Posts Tagged With: west bank

That time I went to the West Bank

You went where???? Yes, yes, I left “regular” Israel for the week and crossed over into the West Bank…and I had a great time. So let’s take it day by day, shall we?

Friday: Haifa to Jerusalem to Ramallah

From the university, eleven of us headed south to Jerusalem, where we walked to Damscus gate and caught a bus to the city of Ramallah. In Ramallah, we had some great shwarma and wandered the city, seeing what there was to see, which included a Bedouin shop/museum. In this shop, the people proceeded to dress us up in traditional Bedouin garb and let us take pictures inside the tent they’d set up in one of the rooms. This first one is me…

This next one is me, too, with my friend Valerie, but it’s a little hard to tell who I am…

This next one is all the girls in our group in front of the main square of Ramallah. We were a pretty fun group:)

After Bedouin dress-up, wandering Ramallah, one cafe visit, a power nap, an incredible dinner at a Palestinian-Italian fusion restaurant and an hour at another cafe, we crashed for the evening.

Saturday: Ramallah to Nablus

We were supposed to go to a museum at Birzeit University but it didn’t open until 12. Instead, the university sent a representative out who took us on a tour of the campus! This was just one of an extraordinary amount of hospitality we saw over the course of our trip. It was a really neat campus, and I’m very glad we got to go.

Post-tour, we caught a bus from Ramallah to the city of Nablus, further north. Once there, we met with leaders of this organization that provides services to youth and kids in the community. Two of them then proceeded to give up their entire afternoons and mornings to show us all around the Old City of Nablus, including two candy factories, a bakery and a visit into the home of one of our tour guide’s aunts who made us all coffee! We also encountered lots of sites where there was damage or had been deaths during different phases of the Israeli-Palestinian conflict.

We also encountered these little boys. They kept saying “Hello! What’s your name! Take our picture!” I think those are the only English phrases they actually knew. I was only to happy to oblige and snap this one of them. They insisted on looking at the picture to make sure they looked good before giving me a thumbs up and running off to play soccer again. They were, in a word, precious.

Our tour of Nablus also included an old, but newly renovated, mosque, and for the first time in the Middle East, I had to cover up my head to go in somewhere. Here’s me and Valerie again, outside the mosque.

We had dinner with our guides overlooking the city of Nablus, then went back to our hostel, which was very nice, for a very nice night’s rest.

Sidebar: Art in the West Bank

Street art has become a huge part of life in the West Bank. There is graffiti and drawings and murals everywhere, and a lot of it is very cool. The walls of the walkway leading from the street to our hostel in Nablus were no different. This one was my favorite.

Sunday: Nablus to Bethlehem to Jerusalem to Haifa

On Sunday morning, we met up with our guides from the day before again, and they took us to a soap factory, the church of Jacob’s Well and one of the largest refugee camps in the West Bank, where thousands of people live in one square kilometer of space, with almost no privacy and a virtually non-existent economy. It was incredibly eye-opening, and made me so thankful for the life I have here in Israel and back in the States.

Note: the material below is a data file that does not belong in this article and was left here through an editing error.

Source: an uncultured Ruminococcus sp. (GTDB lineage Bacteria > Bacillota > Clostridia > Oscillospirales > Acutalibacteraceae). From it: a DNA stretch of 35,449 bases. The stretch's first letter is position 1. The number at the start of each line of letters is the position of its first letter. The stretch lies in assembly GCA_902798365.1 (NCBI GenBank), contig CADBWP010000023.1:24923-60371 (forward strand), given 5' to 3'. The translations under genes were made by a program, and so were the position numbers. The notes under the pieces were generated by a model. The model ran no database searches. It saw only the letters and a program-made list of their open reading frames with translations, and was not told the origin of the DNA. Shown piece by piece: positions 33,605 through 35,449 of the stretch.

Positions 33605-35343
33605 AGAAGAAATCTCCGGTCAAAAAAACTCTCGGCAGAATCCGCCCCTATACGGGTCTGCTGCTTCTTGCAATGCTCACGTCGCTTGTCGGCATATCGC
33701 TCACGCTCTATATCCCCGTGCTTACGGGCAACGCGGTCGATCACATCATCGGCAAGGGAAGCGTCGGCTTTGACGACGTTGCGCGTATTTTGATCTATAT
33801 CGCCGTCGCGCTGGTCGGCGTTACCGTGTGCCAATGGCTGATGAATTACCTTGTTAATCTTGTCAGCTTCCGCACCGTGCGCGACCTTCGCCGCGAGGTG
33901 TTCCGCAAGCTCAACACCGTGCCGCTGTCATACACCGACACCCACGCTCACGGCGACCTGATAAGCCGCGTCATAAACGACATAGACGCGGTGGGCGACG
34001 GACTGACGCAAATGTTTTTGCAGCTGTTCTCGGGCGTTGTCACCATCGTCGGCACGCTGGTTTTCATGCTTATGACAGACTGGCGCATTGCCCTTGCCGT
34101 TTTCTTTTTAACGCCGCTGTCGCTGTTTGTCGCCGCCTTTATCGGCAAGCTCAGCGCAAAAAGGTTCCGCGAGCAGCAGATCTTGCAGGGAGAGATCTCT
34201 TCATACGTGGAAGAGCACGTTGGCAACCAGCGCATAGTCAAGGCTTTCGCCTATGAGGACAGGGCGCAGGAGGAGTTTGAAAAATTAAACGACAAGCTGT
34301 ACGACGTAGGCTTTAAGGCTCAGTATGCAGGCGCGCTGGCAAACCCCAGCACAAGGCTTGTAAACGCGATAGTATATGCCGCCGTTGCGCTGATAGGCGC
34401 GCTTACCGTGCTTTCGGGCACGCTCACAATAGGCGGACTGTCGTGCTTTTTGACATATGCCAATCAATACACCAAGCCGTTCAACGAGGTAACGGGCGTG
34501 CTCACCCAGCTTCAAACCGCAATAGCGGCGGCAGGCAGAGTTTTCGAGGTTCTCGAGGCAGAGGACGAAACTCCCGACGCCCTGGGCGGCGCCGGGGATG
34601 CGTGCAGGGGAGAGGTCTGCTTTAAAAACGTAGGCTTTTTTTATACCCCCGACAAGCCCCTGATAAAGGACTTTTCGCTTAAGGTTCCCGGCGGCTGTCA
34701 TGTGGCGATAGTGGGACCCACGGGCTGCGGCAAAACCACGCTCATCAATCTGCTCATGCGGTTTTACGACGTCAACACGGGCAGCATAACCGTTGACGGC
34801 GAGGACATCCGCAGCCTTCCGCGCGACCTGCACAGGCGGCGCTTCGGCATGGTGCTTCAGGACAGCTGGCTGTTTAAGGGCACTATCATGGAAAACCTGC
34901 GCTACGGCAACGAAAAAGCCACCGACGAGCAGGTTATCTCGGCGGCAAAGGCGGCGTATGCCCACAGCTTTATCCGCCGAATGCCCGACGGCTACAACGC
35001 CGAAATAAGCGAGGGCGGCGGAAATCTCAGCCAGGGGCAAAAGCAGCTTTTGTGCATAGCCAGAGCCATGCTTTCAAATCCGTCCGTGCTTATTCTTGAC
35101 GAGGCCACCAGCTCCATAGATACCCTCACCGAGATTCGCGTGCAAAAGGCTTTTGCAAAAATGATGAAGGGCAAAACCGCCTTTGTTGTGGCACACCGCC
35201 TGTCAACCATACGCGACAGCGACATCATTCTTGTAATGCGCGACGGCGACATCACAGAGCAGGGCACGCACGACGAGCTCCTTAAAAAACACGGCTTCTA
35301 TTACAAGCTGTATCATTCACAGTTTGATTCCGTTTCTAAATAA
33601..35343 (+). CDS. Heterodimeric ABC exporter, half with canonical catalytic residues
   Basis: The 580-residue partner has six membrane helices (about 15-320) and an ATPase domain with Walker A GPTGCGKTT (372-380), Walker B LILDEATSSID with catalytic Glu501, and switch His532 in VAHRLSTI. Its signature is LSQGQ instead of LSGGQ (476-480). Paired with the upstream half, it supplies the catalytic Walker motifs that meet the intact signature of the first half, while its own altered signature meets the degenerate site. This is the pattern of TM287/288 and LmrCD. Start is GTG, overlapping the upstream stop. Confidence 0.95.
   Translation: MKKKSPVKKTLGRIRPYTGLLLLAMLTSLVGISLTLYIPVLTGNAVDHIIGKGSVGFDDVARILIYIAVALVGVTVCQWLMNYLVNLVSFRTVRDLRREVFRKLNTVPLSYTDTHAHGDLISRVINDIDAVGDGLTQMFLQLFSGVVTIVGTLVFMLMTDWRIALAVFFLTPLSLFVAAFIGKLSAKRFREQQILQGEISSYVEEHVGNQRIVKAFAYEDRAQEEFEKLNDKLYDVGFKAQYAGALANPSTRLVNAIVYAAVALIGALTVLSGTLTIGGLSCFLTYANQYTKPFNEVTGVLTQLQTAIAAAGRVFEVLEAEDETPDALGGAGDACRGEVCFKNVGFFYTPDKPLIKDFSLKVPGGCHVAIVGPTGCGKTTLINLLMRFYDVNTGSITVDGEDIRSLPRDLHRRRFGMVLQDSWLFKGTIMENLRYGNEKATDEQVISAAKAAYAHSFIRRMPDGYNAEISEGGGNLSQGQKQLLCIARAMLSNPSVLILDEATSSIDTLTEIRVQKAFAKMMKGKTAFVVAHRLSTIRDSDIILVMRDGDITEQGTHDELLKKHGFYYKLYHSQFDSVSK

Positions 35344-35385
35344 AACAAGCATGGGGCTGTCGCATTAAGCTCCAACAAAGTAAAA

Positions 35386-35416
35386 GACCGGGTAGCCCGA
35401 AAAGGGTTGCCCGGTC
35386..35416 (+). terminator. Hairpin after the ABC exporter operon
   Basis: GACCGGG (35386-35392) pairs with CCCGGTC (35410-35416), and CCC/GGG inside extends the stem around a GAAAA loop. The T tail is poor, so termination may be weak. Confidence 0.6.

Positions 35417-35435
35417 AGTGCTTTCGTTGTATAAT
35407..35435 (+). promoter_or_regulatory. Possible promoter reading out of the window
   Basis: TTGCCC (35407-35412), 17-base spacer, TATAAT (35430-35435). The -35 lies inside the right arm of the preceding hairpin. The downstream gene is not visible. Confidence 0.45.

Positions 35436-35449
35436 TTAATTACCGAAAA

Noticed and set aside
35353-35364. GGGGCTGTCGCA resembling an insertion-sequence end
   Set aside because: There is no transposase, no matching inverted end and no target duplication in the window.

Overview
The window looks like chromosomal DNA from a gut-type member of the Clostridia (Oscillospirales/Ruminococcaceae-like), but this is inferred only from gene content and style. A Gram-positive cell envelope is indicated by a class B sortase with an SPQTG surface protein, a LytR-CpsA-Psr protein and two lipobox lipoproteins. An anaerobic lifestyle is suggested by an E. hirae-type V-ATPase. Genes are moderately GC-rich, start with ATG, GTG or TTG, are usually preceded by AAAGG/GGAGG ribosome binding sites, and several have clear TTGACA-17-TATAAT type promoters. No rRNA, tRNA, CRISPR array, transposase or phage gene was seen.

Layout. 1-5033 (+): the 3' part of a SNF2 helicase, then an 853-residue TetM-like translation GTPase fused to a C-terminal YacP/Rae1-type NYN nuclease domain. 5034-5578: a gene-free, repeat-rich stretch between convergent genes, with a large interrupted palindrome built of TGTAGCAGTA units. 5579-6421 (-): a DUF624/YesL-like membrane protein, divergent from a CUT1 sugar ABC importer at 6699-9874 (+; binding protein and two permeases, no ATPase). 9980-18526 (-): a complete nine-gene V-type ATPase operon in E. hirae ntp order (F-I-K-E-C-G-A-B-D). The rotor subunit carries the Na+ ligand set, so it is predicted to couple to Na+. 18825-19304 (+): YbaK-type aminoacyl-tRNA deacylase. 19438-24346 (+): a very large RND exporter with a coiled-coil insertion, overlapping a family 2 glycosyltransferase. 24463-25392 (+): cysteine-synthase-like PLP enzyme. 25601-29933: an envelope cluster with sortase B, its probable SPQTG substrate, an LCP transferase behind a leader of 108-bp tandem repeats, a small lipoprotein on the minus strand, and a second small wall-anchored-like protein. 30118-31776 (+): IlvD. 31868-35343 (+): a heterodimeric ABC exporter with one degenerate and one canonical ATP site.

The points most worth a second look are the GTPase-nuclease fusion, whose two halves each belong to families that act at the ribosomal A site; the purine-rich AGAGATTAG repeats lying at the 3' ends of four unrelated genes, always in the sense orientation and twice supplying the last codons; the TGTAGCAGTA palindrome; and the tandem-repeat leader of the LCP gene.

After that, our group split. One went to visit family friends in Ramallah, a few headed back to the university to complete homework (yes, we do have that here), and the other six of us headed to Bethlehem. It was another instance of getting to do something I didn’t think I would, so I was pretty pleased. Bethlehem is much much more tourist-y than the other places we’d been in the West Bank. Here is a picture of the outside of the Church of the Nativity.

It was essentially built around the cave (stable) where Jesus is said to have been born. It is one of the oldest continually-operating churches in the world. Of course, we went to see the spot where it is said he lay, and here’s me standing in front of the arc-type thing that surrounds it.

Christians making a pilgrimage to the site kneel down behind me there and touch the spot, where there’s a star on the floor, or rub things on it, like handkerchiefs. I really won’t ever forget visiting this place that’s so important to so many people in my life and around the world.

After a few hours in Bethlehem, we headed back to Jerusalem (with a stop at a checkpoint at the dividing wall, where a soldier from the IDF had to check our passports), and spent a while waiting for the Jewish holiday of Shavuot  to end so we could get on a bus back to Haifa. The good part of that is that I got to spend a little more time in the Old City, taking in the bustle, got to visit the Wall one more time and got to say goodbye to Jerusalem. I’ll come back someday, I’m sure of it, but it’s Shalom for now.

Sunday was really a day of diversity: In an Arab-dominated population, I visited one of the main sites of Christianity and then watched tons of Orthodox Jews head to the Wall to thank G-d for the Torah. Talk about multi-cultural. Elon University would be proud.

Was it a long weekend? Absolutely. Hot? Tiring? Sure, but it was a great experience and real exposure to Arab culture, something I haven’t really gotten much of until this point. It was one more thing I needed to really round out my experience. It’s a good thing I did it, too, because I only have one weekend left! I go home in 11 days, so it’s the final stretch. I’ll post a few more times, summing up my experience, so if you have any requests for content, let me know, because this adventure is coming to a close.

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